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Features

Martin McQuade – Hometown Hero

HOMETOWN HERO:  Brooklyn, New York

What is HomeTown Hero?  A regular feature of Modern Jazz Today, focusing on the humans of the globe out there keeping the jazz flame burning, they may not be a household name, or even a musician.

They might be your local shopkeeper who plays jazz while customers shop, or a mother who takes her kids to jazz lessons once a week. Jazz is a lifestyle, and we want to focus on the people keeping jazz alive in their communities. This week we will be focusing on Martin McQuade, who is a  Bay Ridge resident.   Martin McQuade is considered an “expert in all facets of Bing Crosby’s career.”  He served as a production assistant for both CDs, Among My Souvenirs: More Treasures from the Crosby Archive and New Tricks: 60th Anniversary Deluxe Edition, and also wrote the liner notes for the latter record.

Article by Susan Frances

American Standards from the Golden Age of Hollywood were celebrated at Circles Commune in Bay Ridge, Brooklyn as hometown crooner Martin McQuade performed a selection of popular tunes from the 1920’s and ’30s.  McQuade delighted his audience with a repertoire that consisted of novelty numbers written by the Gershwin brothers, Irving Berlin, Jerome Kern, and others of their era.  Demonstrating that a generation who defined the sublime with melodic smoothness and elegant vocalese has not lost its luster.

Accompanied by pianist Freddie Singer, McQuade plunged into the main theme of his show with Johnny Mercer and Richard Whiting’s iconic ditty “Hooray for Hollywood.”  In his baritone timbres, McQuade captures the allure that swept across the country, spurred by Hollywood’s film industry.  What evolved during this time was music that complemented the industry’s Dream Factory persona.

McQuade taps into the era’s dreamy vibrations with such tunes as “Let’s Fall in Love” and “Our Love Is Here to Stay,” the latter written by Ira Gershwin and his brother, Brooklyn-born George Gershwin.  Through the 1920’s and ’30s, swing jazz melodies from the Gershwin’s were popular tunage, played on mainstream radio stations.  However, modern pop tunes today sound so far from these origins.  A torchbearer of vintage swing, McQuade shows a steadfast reverence and a crooner’s charisma in his rendition of the Gershwin’s music.

There are moments in the show when McQuade rises above the melody.  Instinctually, he ventures into an a cappella delivery like in the bedtime lullaby “When You Wish Upon a Star,” proving that he does not need the safety net of an accompaniment to carry a tune. The graceful stride and subtle nuances of his vocals are reminiscent of his predecessors, driven by a contemporary lilt.[/forqy-container]Other times, Freddie Singer plays a piano solo that displays the mirth and buoyancy found in the music of Hollywood’s Gilded Age of films.  The nonchalant swagger of his keys strewn along “They Can’t Take that Away from Me,” originally from Fred Astaire’s movie Shall We Dance, portrays the era’s unwavering gaiety.  So too do the reflective musings of his solo in “The Way You Look Tonight” the theme song from another Fred Astaire film Swing Time.  His solos are tempered by McQuade’s ability to inject a level of emotion into the narratives that enable them to touch a nerve in the audience.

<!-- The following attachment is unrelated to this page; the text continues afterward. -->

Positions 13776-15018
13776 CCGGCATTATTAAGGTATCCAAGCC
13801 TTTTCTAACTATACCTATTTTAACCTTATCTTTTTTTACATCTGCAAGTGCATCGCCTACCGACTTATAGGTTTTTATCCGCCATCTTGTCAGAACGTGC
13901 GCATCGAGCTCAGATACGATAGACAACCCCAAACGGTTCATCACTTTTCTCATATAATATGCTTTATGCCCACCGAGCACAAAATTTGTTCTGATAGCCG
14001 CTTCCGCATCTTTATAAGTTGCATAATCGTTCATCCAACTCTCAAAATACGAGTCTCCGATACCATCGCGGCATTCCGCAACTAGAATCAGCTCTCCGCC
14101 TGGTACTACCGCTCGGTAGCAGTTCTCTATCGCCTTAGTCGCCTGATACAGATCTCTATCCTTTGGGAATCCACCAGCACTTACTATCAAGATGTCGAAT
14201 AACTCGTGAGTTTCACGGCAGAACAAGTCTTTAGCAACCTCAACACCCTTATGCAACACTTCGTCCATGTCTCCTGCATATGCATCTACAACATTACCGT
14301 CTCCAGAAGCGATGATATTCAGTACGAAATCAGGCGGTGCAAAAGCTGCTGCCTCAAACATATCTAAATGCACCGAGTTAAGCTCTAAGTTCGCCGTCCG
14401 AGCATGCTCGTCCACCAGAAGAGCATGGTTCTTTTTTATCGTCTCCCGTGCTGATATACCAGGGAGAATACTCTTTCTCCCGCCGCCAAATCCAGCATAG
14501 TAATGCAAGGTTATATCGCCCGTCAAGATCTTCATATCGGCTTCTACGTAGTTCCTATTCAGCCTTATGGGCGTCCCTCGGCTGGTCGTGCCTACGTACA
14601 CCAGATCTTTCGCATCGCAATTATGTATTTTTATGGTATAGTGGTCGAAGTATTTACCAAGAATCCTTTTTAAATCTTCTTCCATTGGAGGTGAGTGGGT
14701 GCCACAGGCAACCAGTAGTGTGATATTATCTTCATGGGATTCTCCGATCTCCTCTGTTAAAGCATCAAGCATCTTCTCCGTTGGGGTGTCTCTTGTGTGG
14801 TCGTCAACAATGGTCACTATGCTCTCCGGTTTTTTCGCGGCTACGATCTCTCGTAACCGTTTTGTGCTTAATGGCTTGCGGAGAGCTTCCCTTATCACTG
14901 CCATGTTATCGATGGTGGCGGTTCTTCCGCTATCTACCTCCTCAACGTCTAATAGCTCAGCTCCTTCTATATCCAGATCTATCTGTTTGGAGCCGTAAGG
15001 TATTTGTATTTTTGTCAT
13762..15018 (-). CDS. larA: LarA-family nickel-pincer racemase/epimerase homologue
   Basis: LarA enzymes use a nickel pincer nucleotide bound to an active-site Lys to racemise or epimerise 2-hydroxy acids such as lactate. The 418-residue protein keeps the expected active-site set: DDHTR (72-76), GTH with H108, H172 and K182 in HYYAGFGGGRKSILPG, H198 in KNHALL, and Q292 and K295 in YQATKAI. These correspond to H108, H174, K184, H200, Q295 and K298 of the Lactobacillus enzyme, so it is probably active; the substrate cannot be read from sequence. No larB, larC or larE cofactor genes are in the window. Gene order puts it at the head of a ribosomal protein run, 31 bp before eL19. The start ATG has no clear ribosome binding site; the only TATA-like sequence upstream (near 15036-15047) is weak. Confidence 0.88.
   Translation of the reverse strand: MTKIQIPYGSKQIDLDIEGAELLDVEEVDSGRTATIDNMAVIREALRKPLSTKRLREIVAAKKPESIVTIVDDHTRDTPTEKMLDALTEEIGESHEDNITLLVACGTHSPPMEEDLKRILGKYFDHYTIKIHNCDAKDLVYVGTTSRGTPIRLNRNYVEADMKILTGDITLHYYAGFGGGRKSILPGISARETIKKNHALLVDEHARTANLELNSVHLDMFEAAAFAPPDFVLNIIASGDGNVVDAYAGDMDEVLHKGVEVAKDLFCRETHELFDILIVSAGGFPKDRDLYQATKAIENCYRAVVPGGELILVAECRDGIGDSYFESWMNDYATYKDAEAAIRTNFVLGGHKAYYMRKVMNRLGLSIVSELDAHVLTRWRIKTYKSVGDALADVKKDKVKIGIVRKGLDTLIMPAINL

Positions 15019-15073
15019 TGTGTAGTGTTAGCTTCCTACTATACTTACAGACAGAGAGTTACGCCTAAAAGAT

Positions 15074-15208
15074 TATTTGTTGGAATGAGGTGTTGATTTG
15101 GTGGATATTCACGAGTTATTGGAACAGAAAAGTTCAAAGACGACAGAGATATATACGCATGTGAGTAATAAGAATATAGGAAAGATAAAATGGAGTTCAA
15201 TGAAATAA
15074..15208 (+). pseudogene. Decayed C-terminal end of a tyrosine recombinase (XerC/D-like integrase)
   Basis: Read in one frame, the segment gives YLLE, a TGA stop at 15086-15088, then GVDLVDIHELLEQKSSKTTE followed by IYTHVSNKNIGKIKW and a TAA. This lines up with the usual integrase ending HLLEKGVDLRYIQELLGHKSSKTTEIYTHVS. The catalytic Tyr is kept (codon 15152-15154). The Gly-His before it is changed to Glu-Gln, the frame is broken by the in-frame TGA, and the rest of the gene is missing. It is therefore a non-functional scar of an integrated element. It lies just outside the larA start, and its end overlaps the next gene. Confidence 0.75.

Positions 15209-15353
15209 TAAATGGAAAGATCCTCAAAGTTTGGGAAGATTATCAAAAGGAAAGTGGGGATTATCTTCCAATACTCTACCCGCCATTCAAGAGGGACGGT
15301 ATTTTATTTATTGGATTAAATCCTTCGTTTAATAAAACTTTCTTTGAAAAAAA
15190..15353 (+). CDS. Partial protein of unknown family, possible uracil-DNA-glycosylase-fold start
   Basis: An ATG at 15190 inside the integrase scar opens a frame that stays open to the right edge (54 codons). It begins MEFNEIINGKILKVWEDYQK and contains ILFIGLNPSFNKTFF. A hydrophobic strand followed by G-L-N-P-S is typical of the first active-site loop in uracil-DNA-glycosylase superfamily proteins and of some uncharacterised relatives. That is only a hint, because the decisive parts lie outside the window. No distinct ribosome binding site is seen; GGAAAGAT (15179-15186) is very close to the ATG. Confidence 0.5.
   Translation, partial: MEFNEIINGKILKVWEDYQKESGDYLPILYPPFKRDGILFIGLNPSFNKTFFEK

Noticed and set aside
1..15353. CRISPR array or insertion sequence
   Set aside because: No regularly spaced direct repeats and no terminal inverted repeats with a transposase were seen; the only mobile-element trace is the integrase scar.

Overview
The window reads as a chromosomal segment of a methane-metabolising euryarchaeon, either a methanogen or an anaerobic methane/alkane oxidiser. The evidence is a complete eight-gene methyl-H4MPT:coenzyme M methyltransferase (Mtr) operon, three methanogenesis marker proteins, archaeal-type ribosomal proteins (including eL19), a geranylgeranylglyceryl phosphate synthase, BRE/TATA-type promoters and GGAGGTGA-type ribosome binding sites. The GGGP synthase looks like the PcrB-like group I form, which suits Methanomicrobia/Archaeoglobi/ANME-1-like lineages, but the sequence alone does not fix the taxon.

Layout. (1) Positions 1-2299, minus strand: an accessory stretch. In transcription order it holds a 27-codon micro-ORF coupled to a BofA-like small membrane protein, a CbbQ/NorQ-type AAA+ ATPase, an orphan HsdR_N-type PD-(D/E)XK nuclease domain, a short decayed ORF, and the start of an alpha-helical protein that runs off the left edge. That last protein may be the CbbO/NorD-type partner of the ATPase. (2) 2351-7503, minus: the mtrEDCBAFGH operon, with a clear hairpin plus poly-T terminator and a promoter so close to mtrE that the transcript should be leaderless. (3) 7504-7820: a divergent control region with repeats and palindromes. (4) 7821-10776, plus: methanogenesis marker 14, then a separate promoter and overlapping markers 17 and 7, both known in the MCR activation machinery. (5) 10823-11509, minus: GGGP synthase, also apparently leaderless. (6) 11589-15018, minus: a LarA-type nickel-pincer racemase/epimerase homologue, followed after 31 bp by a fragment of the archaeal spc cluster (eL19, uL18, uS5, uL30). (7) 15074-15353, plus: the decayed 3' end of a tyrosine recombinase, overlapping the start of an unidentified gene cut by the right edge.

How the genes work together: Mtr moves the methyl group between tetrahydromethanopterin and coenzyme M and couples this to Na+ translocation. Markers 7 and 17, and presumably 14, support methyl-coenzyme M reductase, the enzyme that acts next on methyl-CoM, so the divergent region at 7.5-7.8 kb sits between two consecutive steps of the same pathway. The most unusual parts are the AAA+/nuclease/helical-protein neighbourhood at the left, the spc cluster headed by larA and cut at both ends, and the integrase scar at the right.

Song after song, McQuade exhibits the casual stride of Bing Crosby combined with the limber timing of Michael Feinstein and the dreamy smoothness of Johnny Mathis.  In a time when the sublime means something different from its origins, Martin McQuade remembers a Brooklyn when swing jazz defined the sublime.  He does not just reminisce about the era.  He soaks his audience its revelry.  McQuade is our hometown hero feature this week, keeping the swing tradition alive and bringing new audiences to its doorstep.  Performing tunes that have stood the test of time and delighting listeners with classic 20s and 30s mainstays.  Keeping the jazz flame burning brightly.

About Susan Frances:

Born in Brooklyn, New York and raised in eastern Long Island, I always enjoyed writing and made several contributions to my high school literary magazine, The Lion’s Pen. Influenced by writers of epic novels including Colleen McCullough and James Clavell, I gravitated to creative writing. After graduating from New York University with a BA in Liberal Arts, I tried my hand at conventional jobs but always returned to creative writing. Since 1998, I have been a freelance writer and have over three thousands of articles to various e-zines including:  Blogcritics, Yahoo Voices, Goodreads.com, Authors and Books (books.wiseto.com), TheReadingRoom.com, Amazon.com, Epinions.com, Fictiondb.com, LibraryThing.com, BTS emag, BarnesandNoble.com, RomanticHistoricalReviews.com, AReCafe.com, Hybrid Magazine, and BookDepository.com. In 2013 and 2014, I was a judge in the Orange Rose Writing Competition sponsored by the Orange County chapter of the Romance Writers of America located in Brea, California.

 

Modern Jazz Today

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